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The Mac Weekly

The Student News Site of Macalester College

The Mac Weekly

The Student News Site of Macalester College

The Mac Weekly

A way to unwind for body and mind: Nordic skiing

By Jamie Macpherson

While many Macalester students have just about had it with the snow, there is a group that is especially enthusiastic about it: The Nordic Skiing Club. Due to this year’s La Niña, lots of snow has been falling in the Twin Cities, creating many opportunities for the club to go out skiing. Captain Charlie Cosimini ’09 couldn’t be happier.”There’s way more snow this year,” he said. “We’ve been able to ski since late November. We don’t have to drive out to where they make snow. We’re in much better condition than usual.”

Being able to ski is very important to the members of the Nordic team. “I’ve been skiing [since I could walk],” said Co-Captain Sarah Van Etten ’10. Both Cosimini and Van Etten said that when they had been looking for colleges they had wanted to go somewhere they could ski.

“I started skiing in 7th grade,” Cosimini said, “Because my brother did it. And it was amazing, because he’s amazing.The first thing I did when I got here was look for the ski team.”

“People who ski are some of the coolest people at Mac,” Collin Cousins ’10 said. “That’s the biggest plus.”

Although Cousins is not on the team this year, he has been able to race. Two weeks ago he participated in the sprint section of the City of Lakes loppet. The sprint is part of a 33 kilometer race that ends in Uptown, Minneapolis.

“It hurt like no other,” he said, “but it was fun.”

The club is now training for the American Birkebeiner in Hayward, Wisconsin. The race is over 52 kilometers long, and generally has 7,000-9,000 participants.

“There’s lots of stopping to breathe and eat,” Van Etten said.

Van Etten’s time last year was four hours and ten minutes. She predicts that the times of “elite” skiers like Cousins and Jakob Wartman ’08 will be closer to two hours.

In order to prepare for the race, the team tries to meet every day. They go to Como Park and Highland, local golf courses, as well as Theodore Wirth Park. Under the supervision of new coach Ari Osevit, a former Macalester student, the skiers work independently on specific goals Osevit has laid out for them. Some of the best moments at practice, Cosimini said, are the van rides home.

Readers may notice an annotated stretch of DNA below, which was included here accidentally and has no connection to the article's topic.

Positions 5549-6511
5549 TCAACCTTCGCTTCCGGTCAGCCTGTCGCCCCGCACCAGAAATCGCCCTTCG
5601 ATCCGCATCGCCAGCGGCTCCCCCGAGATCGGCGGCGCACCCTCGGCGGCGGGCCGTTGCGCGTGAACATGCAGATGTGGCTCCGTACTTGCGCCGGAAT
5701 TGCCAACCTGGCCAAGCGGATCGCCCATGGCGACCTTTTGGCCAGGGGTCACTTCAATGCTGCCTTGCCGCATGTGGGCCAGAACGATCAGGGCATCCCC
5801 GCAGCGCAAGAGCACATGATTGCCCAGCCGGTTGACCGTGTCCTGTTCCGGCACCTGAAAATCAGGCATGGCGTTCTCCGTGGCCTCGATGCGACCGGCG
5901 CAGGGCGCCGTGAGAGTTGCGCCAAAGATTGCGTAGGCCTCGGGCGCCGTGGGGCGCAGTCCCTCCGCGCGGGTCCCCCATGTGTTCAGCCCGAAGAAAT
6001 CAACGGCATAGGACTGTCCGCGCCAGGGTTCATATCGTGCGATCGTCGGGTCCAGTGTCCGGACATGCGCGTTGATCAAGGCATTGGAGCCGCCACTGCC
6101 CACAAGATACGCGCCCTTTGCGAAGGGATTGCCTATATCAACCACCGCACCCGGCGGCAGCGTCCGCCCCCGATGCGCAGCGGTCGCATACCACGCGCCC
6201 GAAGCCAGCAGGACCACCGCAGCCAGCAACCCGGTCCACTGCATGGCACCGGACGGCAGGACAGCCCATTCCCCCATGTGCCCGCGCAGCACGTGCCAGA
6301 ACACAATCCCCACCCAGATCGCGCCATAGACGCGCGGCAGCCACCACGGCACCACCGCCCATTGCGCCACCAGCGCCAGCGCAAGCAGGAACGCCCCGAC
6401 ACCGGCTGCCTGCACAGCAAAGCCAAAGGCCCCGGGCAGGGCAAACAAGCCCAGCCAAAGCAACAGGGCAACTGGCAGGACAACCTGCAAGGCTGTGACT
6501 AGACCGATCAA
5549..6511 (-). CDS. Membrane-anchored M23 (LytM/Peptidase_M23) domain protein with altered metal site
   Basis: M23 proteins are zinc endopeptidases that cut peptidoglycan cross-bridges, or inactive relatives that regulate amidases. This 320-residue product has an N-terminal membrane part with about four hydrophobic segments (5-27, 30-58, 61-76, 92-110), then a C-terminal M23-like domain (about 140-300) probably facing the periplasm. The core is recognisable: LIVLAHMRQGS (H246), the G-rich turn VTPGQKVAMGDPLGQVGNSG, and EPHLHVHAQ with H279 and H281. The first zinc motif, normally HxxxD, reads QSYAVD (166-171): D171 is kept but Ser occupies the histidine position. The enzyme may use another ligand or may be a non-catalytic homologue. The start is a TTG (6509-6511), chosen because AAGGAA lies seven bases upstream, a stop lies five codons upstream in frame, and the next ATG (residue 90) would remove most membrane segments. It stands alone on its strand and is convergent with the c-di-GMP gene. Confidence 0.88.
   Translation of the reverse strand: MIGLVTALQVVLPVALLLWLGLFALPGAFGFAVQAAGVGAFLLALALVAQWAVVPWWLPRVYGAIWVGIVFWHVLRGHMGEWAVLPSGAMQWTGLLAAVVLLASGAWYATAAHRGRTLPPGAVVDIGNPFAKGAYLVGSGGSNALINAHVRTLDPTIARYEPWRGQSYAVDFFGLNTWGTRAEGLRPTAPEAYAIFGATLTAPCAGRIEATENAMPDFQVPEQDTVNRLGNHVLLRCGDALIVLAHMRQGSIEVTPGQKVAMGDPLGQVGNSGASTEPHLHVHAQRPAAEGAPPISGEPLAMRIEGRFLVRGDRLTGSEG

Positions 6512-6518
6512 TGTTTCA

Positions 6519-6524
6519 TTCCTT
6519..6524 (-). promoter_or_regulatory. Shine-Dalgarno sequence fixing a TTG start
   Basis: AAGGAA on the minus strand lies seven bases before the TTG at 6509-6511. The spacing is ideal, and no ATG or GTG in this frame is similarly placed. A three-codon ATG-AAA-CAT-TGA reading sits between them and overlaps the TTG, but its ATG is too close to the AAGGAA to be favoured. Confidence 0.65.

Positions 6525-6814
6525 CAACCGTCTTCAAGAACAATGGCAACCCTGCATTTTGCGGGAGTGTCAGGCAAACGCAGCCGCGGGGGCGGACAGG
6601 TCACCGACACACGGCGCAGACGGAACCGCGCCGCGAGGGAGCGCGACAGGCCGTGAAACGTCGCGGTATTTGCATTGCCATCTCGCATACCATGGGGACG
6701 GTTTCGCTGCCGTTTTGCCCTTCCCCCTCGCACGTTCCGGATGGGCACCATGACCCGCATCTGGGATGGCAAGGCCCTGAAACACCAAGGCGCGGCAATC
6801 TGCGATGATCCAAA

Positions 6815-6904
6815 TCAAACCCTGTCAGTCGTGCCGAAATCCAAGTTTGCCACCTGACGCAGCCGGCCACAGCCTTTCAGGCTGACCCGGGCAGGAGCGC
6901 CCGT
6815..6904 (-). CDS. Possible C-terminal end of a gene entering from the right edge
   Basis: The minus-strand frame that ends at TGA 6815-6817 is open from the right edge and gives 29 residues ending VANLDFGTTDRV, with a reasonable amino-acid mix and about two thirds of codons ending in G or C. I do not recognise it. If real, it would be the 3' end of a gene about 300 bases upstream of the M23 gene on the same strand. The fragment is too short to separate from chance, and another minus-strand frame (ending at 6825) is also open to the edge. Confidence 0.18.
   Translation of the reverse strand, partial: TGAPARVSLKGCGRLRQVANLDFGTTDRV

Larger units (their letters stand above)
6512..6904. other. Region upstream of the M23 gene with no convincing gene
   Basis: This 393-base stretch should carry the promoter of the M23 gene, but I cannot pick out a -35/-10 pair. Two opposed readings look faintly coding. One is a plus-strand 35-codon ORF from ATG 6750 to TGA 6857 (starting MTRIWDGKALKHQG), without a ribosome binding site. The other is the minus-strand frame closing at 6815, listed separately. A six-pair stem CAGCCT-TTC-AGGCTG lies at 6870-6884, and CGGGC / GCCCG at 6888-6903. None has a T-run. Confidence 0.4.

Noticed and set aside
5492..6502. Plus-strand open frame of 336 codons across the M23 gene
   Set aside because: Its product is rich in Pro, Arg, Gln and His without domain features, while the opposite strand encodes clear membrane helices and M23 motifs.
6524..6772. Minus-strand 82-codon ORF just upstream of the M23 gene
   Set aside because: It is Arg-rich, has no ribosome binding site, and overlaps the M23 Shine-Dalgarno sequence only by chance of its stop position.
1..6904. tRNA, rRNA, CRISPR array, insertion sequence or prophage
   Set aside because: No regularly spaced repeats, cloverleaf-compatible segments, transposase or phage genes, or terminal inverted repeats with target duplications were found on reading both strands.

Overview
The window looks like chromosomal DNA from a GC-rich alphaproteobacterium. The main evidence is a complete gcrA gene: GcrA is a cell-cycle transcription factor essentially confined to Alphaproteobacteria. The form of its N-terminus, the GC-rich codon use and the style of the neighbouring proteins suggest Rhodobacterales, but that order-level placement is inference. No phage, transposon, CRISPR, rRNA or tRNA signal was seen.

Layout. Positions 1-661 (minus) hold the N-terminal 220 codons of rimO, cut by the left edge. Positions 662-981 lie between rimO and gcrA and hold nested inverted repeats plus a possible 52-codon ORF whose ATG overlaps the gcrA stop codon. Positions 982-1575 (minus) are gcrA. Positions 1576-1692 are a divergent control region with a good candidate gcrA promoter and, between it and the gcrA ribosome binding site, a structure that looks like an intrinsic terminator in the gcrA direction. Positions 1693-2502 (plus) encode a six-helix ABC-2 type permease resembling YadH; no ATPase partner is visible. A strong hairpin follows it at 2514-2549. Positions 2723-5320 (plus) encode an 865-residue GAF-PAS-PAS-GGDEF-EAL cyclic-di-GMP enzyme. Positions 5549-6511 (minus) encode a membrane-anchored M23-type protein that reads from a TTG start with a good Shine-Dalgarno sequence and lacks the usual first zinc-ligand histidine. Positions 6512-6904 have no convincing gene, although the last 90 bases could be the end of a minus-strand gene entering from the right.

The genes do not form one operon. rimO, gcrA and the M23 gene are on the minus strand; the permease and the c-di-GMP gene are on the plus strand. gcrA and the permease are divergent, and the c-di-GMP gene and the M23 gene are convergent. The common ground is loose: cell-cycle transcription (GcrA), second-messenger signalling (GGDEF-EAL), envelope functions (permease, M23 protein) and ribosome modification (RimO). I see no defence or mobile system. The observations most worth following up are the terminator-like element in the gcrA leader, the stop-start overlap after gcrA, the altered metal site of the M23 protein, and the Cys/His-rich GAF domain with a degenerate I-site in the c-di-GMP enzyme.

“We play rap in the van on the way home,” Van Etten said. “It’s the only time I allow ‘Cos’ to rap in my presence.”

When asked if she has any other fond memories of the team, Van Etten said, “They stayed at my house last year. That’s a memory.”

Whether there was more to that story, we thought it best not to ask.

While Cousins enjoys the group dynamic, he wishes it could be more competitive. “It would be a better team if the Athletic Department hadn’t taken away the varsity status,” Cousins said. “No matter how much they support us as a club, the fact that they took that away [hurts].”

The Athletic Department made the decision to remove the varsity standing of the Nordic team back in 2006, when it was dropped from the MIAC conference for budgeting reasons. At the time, many on the team were extremely upset. Cousins said that he asked about the possibility of re-starting the team, but was told, “there was no way.”

But the captains are not very upset about their club status. Both Van Etten and Cosimini said they prefer the more laid-back nature of being in a club sport. Cosimini said he enjoys being able to ski as much as he wants, while still having time to do other stuff. like homework.

Van Etten agrees, saying skiing is a great recreational activity. “People who complain about cabin fever and not seeing the sun really just need to learn to play in the snow,” she said. “You can shuffle along and gab with your friends, or go fast and feel powerful. In the end, it’s all about being happy. Skiing makes me happy.”

“It’s a very meditative sport,” Cousins said. “You get to enjoy the wilderness, at least the wilderness of Minneapolis. You ski at night, usually, and it’s really quiet.”

Cousins said he enjoys skiing in part because he’s able to shut of his brain for a little while, a relief to any Macalester student, and just focus on the movements of his body.

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